How to Plan a Red-Hot Wood Duck Shoot

How to Plan a Red-Hot Wood Duck Shoot

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September wood ducks are set in their ways. They know where they want to be, and they plan on getting there early. The morning flight usually won’t last a full hour—but if you’re in the right place, you might see hundreds of ducks in the air. This time of year, woodies are creatures of habit. So long as they have food and security, they will pile into the same hidden, swampy honey holes day after day. If you can crack the code to their daybreak routine, you can pack an entire morning’s worth of action and shooting into 30 intense minutes.

While scouting, dissect the duck hole for the microhabitats that suck in wood ducks. Creek channels below beaver dams are great spots for pass shooting at first light, but have a plan to move quickly into adjacent cover if the action there fizzles. Lily pads and other aquatic plants will trap dropped acorns, especially if there’s a slight current along the edge. The deeper, open water behind a dam also helps congregate food, and decoys here will be readily visible.

Space your decoys each about 5 feet apart along edges between open water and feeding cover. Use just enough blocks to create a couple of loose groups. The first thing alarmed ducks do before flushing is bunch together, so make sure your spread has a relaxed look. Place the farthest decoy 25 yards away from your hide so you can catch birds skirting the spread. Spinning-wing dekes can be wood duck magnets; if you have one, toss it into the mix.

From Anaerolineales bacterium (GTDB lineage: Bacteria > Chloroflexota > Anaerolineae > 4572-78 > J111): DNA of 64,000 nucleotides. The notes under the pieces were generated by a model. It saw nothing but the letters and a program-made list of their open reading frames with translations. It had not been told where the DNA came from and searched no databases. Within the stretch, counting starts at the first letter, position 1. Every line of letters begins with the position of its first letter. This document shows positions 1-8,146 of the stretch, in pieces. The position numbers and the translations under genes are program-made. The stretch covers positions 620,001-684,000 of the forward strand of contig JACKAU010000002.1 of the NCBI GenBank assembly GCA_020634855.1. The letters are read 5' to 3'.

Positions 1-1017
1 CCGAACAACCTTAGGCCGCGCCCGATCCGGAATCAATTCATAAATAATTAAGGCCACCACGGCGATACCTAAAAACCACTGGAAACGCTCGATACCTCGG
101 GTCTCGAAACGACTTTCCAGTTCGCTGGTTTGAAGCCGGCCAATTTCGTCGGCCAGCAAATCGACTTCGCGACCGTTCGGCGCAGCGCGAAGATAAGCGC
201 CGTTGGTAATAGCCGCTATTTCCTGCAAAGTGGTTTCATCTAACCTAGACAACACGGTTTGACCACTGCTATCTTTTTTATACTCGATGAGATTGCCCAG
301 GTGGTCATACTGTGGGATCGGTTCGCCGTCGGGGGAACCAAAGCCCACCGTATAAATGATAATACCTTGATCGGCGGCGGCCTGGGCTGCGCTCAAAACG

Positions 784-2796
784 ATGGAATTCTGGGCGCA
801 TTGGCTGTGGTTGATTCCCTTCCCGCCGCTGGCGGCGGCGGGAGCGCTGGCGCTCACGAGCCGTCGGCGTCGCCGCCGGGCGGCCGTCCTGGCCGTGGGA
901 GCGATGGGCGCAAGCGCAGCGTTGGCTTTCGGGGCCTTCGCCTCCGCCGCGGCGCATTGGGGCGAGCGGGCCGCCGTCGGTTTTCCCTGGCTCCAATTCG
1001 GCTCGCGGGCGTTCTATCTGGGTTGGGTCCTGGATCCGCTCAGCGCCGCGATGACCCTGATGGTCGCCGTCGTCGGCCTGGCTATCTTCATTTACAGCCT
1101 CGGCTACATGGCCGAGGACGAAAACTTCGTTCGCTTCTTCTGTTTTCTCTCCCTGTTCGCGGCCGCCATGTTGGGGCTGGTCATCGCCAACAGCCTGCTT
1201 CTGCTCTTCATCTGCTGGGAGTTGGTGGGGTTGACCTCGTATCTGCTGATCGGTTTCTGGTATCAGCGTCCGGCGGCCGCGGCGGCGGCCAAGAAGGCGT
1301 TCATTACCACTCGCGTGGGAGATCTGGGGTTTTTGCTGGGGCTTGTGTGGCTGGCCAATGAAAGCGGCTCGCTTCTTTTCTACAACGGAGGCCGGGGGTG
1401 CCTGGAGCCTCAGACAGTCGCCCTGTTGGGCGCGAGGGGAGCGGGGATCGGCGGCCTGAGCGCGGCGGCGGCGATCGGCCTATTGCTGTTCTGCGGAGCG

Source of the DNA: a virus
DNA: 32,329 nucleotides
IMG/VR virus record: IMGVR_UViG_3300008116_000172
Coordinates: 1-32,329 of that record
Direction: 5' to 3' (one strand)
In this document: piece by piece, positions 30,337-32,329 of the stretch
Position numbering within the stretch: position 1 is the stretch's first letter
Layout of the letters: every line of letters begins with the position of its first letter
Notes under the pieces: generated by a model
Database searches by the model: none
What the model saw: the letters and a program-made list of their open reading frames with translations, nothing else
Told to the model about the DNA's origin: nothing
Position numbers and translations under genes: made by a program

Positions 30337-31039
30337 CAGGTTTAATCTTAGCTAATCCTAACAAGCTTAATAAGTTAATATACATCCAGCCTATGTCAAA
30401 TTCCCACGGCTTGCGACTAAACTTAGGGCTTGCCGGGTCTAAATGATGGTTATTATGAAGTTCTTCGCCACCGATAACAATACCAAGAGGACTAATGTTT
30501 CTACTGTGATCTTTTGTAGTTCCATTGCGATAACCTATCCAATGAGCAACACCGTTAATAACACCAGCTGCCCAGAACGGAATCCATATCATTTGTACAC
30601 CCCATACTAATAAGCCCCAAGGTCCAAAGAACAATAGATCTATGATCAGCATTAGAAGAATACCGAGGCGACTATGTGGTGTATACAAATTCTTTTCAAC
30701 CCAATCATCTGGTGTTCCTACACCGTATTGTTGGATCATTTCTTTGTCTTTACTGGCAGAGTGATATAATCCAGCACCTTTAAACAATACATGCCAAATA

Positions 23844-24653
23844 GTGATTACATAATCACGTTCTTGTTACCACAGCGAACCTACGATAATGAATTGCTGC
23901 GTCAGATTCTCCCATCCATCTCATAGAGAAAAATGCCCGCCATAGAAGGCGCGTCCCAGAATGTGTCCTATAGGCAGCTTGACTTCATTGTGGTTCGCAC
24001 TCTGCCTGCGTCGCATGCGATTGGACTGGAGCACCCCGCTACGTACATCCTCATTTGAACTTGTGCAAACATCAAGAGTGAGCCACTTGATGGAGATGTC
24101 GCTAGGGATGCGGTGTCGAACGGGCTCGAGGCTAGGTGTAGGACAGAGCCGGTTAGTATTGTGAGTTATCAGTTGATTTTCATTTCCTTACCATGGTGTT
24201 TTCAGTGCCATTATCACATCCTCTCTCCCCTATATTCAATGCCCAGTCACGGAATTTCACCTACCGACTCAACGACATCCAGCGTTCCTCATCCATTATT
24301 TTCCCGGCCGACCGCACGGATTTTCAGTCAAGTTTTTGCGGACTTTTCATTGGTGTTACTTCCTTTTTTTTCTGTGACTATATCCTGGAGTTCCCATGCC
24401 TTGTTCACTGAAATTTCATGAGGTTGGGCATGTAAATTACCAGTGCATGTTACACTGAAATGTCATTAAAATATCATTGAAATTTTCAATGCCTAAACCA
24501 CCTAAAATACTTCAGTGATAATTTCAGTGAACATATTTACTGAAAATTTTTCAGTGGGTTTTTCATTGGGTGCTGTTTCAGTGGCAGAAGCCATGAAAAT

There’s usually plenty of cover to hide you in a wood duck swamp. But avoid setups where you look across the hole to a treeline. In low light, ducks that dip below the trees will disappear against the dark vegetation. Since it can take a critical few seconds for your eyes to adjust when moving back and forth between dark and light areas, be sure to protect your vision: Scan the horizon for ducks, dip your eyes back into the dark trees frequently, and avoid the sun’s glare.

Wood ducks may not circle like mallards, but they will respond to a call. “When birds are in the air, blow we-eat, we-eat into the call with a dragged-out tail on the end,” says Ebbie Hodges, who has built thousands of hand-turned Quack ’Em Back wood duck calls (843-250-0377) over the last 30 years. A quick, breaking tat-tat-tat-tat-tat can turn ducks that have already passed and make them give your spread a second look.

5. Final Countdown

Be in position and ready 15 minutes before legal shooting begins. If it’s clear, you’ll probably be able to see early birds on the move. Different flocks will frequently use the same flight paths, so adjust accordingly if those early ducks are passing by out of range or avoiding your decoy spread. Get a pocket full of extra shells handy. Set a phone alarm to buzz at the exact minute of legal shooting light in your area, and come out blazing.



Hunting

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August 30, 2017 at 01:39PM

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